Third Party Complaint. HUD first contends that this Court
lacks jurisdiction over these claims because (1) the
borrowers lack standing to asserts claims against HUD; (2)
the National Housing Act, 12 U.S.C. §1701, et.
seq. (“NHA”) precludes judicial review of
loss mitigation decisions; and (3) this Court lacks
jurisdiction on the grounds of sovereign immunity and the
Tucker Act. Second, HUD argues that the borrowers fail to
state a claim upon which relief can be granted because (1)
borrowers fail to allege an enforceable contract; (2) even if
there were an enforceable contract, borrowers fail to allege
a contract between FHA and borrowers; (3) without a valid
contract, there is no claim for breach of the covenant of
good faith and fair dealing; (4) borrowers fail to plead a
fraud claim because they do not allege any representations
made by HUD; and (5) borrowers' Third Party Complaint is
untimely pursuant to Pennsylvania Rule of Civil Procedure
2253(a)(1), Pennsylvania's two-year statute of
limitations for fraud claims, and Pennsylvania's
four-year statute of limitations for contract claims.
Rule of Civil Procedure 12(b)(1) provides that a court may
dismiss a complaint for “lack of jurisdiction over the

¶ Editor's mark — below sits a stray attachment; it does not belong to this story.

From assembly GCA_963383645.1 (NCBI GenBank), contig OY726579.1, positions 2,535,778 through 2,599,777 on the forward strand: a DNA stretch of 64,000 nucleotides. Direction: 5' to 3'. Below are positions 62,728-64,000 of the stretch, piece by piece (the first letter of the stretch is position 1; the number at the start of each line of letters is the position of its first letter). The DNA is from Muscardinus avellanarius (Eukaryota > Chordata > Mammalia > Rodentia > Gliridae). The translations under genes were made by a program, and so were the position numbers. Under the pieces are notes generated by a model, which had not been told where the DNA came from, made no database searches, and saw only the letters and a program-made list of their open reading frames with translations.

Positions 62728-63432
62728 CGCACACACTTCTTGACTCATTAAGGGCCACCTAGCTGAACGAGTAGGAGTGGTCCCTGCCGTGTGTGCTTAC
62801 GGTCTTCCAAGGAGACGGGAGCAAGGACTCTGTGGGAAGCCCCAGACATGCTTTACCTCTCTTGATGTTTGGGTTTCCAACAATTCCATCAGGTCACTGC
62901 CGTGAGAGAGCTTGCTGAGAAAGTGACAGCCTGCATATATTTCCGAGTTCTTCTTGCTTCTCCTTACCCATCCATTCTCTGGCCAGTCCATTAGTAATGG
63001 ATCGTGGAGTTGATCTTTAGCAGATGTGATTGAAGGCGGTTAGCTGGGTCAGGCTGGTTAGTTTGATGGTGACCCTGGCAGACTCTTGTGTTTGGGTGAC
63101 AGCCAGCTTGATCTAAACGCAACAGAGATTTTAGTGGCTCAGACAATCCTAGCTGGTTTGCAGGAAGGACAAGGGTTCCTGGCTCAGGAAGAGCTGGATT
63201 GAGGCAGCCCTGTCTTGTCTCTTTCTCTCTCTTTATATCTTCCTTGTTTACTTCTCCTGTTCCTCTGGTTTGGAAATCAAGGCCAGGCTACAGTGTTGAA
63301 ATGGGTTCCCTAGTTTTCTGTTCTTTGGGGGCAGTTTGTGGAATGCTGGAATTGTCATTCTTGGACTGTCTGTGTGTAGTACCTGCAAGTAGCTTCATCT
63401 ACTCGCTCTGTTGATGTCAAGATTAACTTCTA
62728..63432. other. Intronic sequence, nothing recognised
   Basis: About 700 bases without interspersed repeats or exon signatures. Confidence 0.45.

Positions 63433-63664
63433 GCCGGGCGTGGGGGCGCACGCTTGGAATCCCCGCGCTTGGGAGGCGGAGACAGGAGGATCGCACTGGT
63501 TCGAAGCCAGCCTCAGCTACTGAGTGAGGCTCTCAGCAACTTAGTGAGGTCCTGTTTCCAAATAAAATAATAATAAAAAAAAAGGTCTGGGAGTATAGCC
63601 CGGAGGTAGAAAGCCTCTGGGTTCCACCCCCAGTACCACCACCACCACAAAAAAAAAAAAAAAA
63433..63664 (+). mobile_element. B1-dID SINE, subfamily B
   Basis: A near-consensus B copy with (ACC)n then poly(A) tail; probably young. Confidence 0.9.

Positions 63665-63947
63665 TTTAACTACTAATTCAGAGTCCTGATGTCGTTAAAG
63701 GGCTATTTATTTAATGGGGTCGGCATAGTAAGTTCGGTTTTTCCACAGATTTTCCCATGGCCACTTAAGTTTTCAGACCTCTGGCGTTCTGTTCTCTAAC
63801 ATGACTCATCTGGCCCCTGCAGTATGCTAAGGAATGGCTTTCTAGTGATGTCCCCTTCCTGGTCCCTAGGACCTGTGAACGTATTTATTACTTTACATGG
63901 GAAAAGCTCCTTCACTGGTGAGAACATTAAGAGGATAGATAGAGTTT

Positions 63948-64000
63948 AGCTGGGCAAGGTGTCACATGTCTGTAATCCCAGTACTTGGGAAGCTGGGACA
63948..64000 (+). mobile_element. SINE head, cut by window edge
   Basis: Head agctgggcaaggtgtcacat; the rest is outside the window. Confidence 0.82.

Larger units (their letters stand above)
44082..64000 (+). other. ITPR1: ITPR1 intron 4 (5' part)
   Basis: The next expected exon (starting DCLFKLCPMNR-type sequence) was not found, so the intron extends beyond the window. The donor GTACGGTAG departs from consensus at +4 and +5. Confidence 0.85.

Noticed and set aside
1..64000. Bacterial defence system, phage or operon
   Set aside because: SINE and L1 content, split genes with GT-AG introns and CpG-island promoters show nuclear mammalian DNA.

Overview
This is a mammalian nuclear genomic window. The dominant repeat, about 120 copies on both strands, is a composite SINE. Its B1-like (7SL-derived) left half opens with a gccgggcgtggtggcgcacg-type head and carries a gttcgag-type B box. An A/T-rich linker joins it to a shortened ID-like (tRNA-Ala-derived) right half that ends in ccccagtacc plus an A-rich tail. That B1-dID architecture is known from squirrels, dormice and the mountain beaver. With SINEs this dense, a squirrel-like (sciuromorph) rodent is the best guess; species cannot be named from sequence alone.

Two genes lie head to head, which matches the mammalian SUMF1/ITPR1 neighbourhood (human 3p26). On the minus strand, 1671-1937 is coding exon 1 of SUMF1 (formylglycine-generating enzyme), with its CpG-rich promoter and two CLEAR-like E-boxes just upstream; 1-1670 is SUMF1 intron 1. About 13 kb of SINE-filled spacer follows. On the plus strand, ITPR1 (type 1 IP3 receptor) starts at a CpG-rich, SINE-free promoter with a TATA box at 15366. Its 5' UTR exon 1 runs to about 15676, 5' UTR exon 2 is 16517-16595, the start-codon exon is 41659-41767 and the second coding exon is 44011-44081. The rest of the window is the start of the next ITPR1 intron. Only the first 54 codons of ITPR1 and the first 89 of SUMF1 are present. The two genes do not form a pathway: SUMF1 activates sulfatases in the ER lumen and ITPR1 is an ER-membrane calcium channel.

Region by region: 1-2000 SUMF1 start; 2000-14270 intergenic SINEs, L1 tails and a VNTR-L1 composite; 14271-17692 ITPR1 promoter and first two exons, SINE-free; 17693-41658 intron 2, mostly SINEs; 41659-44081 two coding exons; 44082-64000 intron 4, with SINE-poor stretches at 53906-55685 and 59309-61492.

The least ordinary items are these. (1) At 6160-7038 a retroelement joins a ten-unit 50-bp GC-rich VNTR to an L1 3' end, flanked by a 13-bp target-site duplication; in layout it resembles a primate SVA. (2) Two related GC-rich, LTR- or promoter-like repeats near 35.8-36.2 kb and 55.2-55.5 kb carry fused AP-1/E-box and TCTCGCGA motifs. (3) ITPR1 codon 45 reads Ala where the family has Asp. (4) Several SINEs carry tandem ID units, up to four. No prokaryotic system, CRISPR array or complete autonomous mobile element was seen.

subject matter” of a case. The plaintiff has the burden
of establishing subject matter jurisdiction. See Carpet
Group Int'l v. Oriental Rug Imp. Ass'n, 227 F.3d
62, 69 (3d Cir. 2000) (citing Mortensen v. First Fed.
Sav. & Loan Ass'n, 549 F.2d 884, 891 (3d Cir.
1977)). “Without jurisdiction the court cannot proceed
at all in any case.” Steel Co. v. Citizens
for a Better Env't, 523 U.S. 83, 94 (1998) (citation
types of challenges to a court's jurisdiction may be made
under Rule 12(b)(1). In re Horizon Healthcare Servs. Data
Breach Litig., 846 F.3d 625, 632 (3d Cir. 2017). A
facial attack under Rule 12(b)(1) “challenges subject
matter jurisdiction without disputing the facts alleged in
the complaint, and it requires the court to 'consider the
allegations of the complaint as true.'” Davis
v. Wells Fargo, 824 F.3d 333, 346 (3d Cir. 2016)
(quoting Petruska v. Gannon Univ., 462 F.3d 294, 302
n.3 (3d Cir. 2006)). In a facial attack, the court applies
the same standard as under Rule 12(b)(6). Horizon
Healthcare Servs., 846 F.3d at 633. In a factual attack,
however, a court may “weigh and consider evidence
outside the pleadings.” Davis, 824 F.3d at
346. In a factual attack, the court “is free to weigh
the evidence and satisfy itself as to the existence of its
power to hear the case” and “the plaintiff will
have the burden of proof that jurisdiction does in fact
exist.” Id. (quoting Mortensen, 549
F.2d at 891). “In short, no presumptive truthfulness
attaches to plaintiff's allegations, and the existence of
disputed material facts will not preclude the trial court
from evaluating for itself the merits of jurisdictional
claims.” Mortensen, 549 F.2d at 891. HUD's
sovereign immunity challenge, which is the basis of the
Court's decision to grant HUD's Motion to Dismiss, is
a facial challenge.
Court agrees with HUD that the Court does not have
jurisdiction over these claims based on sovereign immunity
and the Tucker Act, 28 U.S.C. §§ 1346, 1491. The
Court does not ...